Perry's Report Card: Special teams, defense save the day in sweep of Jets

They’ve gained more than 300 total yards four times in their last six games. They’ve been over 400 yards once (vs. Baltimore). For a team with an allegedly potent rushing attack, they haven’t averaged more than 3.7 yards per carry in their past five games and have collectively rushed for more than 100 one time in that span.

Not only are they 31st in converting red zone drives into touchdowns, they are on pace to set the NFL record for pooping themselves when they get to the 50. The Patriots have had 64 drives to the 50 or better. They have 186 points on those drives.


In the past four games, they’ve been to the 50 or better 25 times. They have four TDs, 10 FGs, three interceptions, four punts, two missed field goals and two turnovers on downs. It’s like tantric offense. All foreplay. No finish. With a side of masochism given the number of times they beat themselves with penalties or sacks.

Here’s the game-by-game on Patriots drives to the 50 or better and points realized. I did the work so I have to include it, like it or not.

  • Miami: 6 times, 7 points
  • Pittsburgh: 7 times, 17 points
  • Baltimore: 7 times, 27 points
  • Green Bay: 6 times, 17 points
  • Detroit: 6 times, 22 points
  • Cleveland: 7 times, 38 points
  • Chicago: 4 times, 14 points (2 TD, 2 INT)
  • Jets: 11 times, 22 points (1 TD, 5 FG, 1 INT, 2 punts, 2 downs)
  • Indianapolis: 6 times, 19 points (1 TD, 4 FG, 1 punt)
  • Jets: 4 times, 3 points (FG, 2 MFG, punt)

Bad as the Patriots' numbers are when they get into the red zone (they’ve only been there 28 times all season with 12 TDs to show for it -- tied with Houston, one behind the Panthers), what’s bizarre is they had the best starting field position in the NFL going into Sunday (average start at their own 32.6).

That’s a tribute to how good their defense and special teams have been. And the defense has been objectively good-to-great, especially when it sees a quarterback who can’t run through them like Lamar Jackson and Justin Fields did.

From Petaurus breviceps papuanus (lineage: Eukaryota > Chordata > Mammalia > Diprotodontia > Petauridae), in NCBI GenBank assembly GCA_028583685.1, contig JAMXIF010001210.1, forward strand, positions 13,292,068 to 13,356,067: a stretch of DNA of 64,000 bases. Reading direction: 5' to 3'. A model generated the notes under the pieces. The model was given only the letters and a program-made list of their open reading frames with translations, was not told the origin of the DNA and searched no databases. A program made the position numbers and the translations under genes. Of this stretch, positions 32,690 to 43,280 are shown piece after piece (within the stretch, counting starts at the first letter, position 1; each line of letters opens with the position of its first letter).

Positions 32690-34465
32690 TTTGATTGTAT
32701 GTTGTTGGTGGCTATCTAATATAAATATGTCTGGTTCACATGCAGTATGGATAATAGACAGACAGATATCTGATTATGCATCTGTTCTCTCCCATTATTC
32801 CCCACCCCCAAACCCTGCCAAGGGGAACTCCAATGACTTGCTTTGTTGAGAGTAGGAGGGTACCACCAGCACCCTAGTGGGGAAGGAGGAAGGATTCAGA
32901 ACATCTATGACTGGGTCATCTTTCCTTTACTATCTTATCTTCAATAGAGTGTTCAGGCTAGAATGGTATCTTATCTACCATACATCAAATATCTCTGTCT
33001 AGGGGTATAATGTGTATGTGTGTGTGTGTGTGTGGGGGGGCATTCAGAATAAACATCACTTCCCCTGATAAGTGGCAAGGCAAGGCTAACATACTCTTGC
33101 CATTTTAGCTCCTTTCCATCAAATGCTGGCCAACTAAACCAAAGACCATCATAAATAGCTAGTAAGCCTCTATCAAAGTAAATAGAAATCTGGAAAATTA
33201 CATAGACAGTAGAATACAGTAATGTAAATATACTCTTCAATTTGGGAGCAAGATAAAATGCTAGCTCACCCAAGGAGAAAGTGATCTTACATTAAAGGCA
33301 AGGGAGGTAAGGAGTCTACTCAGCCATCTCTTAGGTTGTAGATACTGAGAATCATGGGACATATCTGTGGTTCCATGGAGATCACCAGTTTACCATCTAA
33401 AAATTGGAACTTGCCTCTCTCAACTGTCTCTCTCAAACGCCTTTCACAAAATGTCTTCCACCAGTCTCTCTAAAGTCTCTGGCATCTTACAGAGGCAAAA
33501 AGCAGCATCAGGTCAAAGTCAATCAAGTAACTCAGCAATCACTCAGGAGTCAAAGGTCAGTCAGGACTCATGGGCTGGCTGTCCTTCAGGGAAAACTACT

There is the massive defensive "Yeah, but …" to consider. The pelt collection of Mitch Trubisky, Sam Ehlinger, Zach Wilson (twice), Jared Goff and Jacoby Brissett is not impressive.

Even though those teams got mostly suffocated, we did see this last year and in 2019 when the Patriots defense was lights-out then got cuffed around mercilessly by quality opponents. Were you aware the Bills didn’t punt in their final two meetings against the Patriots last year?

That’s the other intrigue we get to watch unfold. I’m not deluded into thinking the Patriots are going to shut down the Vikings and Bills on the next two Thursdays. But can they not get boat-raced? Can they keep them under 24? Under 20? Because, let’s be honest, the Patriots offense isn’t on the cusp of dropping 24 or more on anyone right now. 

The team will go as far as their defense can lug it. Anything they get from the 11-man lead weight that is their offense is gravy.

This week, we get to see if the Patriots defense can deal with an upper-mid-tier quarterback in Kirk Cousins and a fleet of skill position threats. And whether the signs of offensive life were more than a flicker of life.

The 2022 Patriots. Hard to watch. But you just can’t look away.